Manuscripts/Mixed Material Interview with John H. Holdridge
HOLDRIDGE: That is correct. So we had a very lovely time at Fort Bliss. For a while, we lived off the post and then on the post in a house, a beautiful old, Victorian, Gothic-style, right next to the commanding general's quarters. But all things have to come to an end and in 1934, he was ordered to the Philippines. Fort Stotsenberg, it was called in those days. It became better known later as Clark Field. And there we had a regiment of Philippine Scouts cavalry, the 26th Cavalry, a regiment of Philippine Scouts artillery, the 24th Field Artillery, and unique in the US Army, Battery A, 23rd Field Artillery, which was a mountain gun battery. Since the US Army didn't have any mountain guns already made in US arsenals, they were using captured World War I artillery from the Austrians. But anyway, we had a wonderful time in the Philippines, very exciting and in a sense, rewarding to my father not only professionally but financially because he was paid in dollars. A dollar, in those days, was worth two pesos, and a peso in the Philippines could buy as much as a dollar could buy. We were able to save enough funds so that at the conclusion of the tour in 1937 my father was able to make arrangements to get us up to China. We took a Dutch boat from Manila, sailed to Hong Kong, spent some time there in which we got to Canton, went up the coast, a brief stop in Amoy, then a few days in Shanghai, then over to Kobe, Japan, then to Tokyo, and then went to Kyoto and then from there, back by the way of Osaka to Tungku, we use to call it, what is now the new port of China where the river that runs through Tianjin comes out into the Yellow Sea. And from Tianjin (which we called Tientsin in those days) we went to Beijing, known then as Peking, and spent virtually, well, over two months in that place.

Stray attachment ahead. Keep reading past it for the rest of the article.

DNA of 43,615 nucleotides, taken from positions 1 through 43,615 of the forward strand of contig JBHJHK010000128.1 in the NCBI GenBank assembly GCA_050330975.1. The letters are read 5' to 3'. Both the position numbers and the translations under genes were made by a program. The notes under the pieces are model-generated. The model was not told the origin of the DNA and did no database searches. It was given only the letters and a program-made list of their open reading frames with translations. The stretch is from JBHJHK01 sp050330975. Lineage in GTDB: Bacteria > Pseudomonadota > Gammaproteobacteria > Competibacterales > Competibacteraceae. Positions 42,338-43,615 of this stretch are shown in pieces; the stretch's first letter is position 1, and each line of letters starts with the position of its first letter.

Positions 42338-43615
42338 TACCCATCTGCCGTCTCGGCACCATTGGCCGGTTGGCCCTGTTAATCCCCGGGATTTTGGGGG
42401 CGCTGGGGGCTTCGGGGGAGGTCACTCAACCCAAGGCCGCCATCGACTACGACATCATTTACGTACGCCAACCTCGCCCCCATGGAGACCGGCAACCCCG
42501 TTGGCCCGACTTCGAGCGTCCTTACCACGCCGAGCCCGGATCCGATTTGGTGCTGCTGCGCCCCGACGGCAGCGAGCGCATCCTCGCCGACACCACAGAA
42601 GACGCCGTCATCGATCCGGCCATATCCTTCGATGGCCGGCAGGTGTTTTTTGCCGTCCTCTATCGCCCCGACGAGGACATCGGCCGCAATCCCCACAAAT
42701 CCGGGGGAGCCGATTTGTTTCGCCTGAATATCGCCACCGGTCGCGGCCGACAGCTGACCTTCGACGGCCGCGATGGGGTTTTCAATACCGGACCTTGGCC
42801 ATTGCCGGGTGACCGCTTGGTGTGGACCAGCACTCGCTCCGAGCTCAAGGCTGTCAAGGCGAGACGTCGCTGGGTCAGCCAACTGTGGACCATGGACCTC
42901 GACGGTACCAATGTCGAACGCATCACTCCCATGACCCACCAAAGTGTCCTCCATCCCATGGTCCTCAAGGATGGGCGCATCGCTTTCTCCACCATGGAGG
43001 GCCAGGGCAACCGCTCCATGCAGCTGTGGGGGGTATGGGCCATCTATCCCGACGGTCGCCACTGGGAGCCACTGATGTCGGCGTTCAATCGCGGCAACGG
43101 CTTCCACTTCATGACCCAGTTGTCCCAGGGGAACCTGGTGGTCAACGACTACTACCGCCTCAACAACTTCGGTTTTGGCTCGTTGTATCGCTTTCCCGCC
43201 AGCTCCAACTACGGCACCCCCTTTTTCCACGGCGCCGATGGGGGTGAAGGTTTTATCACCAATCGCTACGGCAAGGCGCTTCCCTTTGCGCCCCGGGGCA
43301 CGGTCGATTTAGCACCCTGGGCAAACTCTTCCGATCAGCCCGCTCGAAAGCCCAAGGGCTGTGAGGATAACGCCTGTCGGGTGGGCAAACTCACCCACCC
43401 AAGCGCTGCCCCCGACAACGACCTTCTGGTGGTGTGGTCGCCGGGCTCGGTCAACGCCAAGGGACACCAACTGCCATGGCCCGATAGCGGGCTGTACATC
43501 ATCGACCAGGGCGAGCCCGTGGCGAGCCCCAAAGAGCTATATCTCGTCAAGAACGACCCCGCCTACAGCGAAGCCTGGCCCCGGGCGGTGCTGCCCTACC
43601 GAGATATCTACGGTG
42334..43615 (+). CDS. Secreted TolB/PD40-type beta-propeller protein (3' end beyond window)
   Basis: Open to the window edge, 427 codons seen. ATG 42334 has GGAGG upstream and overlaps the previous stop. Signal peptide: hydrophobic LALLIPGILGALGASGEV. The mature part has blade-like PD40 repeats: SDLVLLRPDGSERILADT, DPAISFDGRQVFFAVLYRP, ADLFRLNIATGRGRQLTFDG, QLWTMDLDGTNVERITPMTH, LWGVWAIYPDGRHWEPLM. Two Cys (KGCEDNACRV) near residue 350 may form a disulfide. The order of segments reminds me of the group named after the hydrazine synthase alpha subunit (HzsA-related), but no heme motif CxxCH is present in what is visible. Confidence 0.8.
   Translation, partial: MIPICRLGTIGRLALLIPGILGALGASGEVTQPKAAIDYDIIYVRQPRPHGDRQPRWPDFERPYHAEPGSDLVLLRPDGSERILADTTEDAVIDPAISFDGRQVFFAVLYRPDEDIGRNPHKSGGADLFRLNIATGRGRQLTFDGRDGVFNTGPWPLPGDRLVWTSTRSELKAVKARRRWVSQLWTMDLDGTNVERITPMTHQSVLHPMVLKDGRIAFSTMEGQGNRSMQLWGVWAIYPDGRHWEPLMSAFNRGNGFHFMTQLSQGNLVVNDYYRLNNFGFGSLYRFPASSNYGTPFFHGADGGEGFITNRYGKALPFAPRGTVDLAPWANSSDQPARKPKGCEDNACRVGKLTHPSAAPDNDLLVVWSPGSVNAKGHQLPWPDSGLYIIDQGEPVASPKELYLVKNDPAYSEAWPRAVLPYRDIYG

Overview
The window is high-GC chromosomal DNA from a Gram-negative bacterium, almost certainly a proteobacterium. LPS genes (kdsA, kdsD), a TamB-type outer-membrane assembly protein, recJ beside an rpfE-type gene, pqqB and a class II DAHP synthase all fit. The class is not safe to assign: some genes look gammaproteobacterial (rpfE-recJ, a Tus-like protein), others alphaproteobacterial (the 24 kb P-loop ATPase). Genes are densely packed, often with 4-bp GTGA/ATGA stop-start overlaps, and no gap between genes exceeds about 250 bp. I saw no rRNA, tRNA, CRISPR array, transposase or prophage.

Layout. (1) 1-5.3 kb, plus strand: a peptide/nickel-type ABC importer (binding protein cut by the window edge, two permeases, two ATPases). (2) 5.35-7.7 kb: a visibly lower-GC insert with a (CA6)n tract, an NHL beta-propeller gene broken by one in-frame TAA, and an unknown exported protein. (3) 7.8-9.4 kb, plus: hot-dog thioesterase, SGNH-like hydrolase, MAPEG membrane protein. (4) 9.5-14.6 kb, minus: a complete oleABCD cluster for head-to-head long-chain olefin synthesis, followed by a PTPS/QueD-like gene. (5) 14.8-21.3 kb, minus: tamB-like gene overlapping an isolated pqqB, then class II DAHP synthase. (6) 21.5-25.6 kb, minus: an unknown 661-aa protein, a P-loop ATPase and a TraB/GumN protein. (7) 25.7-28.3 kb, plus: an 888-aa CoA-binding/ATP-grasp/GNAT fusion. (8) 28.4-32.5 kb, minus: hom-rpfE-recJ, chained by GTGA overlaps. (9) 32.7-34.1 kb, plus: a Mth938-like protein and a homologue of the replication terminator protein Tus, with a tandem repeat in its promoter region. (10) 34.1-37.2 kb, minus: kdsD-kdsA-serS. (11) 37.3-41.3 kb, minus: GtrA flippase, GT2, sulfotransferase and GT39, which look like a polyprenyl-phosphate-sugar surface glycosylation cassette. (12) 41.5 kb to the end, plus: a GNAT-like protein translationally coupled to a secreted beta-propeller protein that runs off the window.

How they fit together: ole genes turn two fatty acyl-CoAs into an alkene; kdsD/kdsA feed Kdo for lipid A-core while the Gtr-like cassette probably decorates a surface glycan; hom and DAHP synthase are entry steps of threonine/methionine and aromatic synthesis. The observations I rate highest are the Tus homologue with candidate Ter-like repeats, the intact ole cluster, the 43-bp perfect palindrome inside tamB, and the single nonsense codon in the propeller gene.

Q: How old were you at the time?
HOLDRIDGE: I was twelve.
Q: So you were really absorbing?
HOLDRIDGE: Yes. So that is one of the reasons I am where I am today. That is, I fell in love with China in Beijing. I had my own rickshaw coolie. We stayed at a place called the College of Chinese Studies where missionaries and business people came to learn Chinese. Very pleasant up there in the Tatar city in the northwest quadrant, I beg your pardon, northeast quadrant of Peking. I just wandered freely around the place and just saw everything that I wanted to. We got up to the Great Wall, the Temple of Heaven, the Summer Palace, all of these beautiful cultural aspects of Chinese civilization.
Q: What was the date of the Marco Polo incident?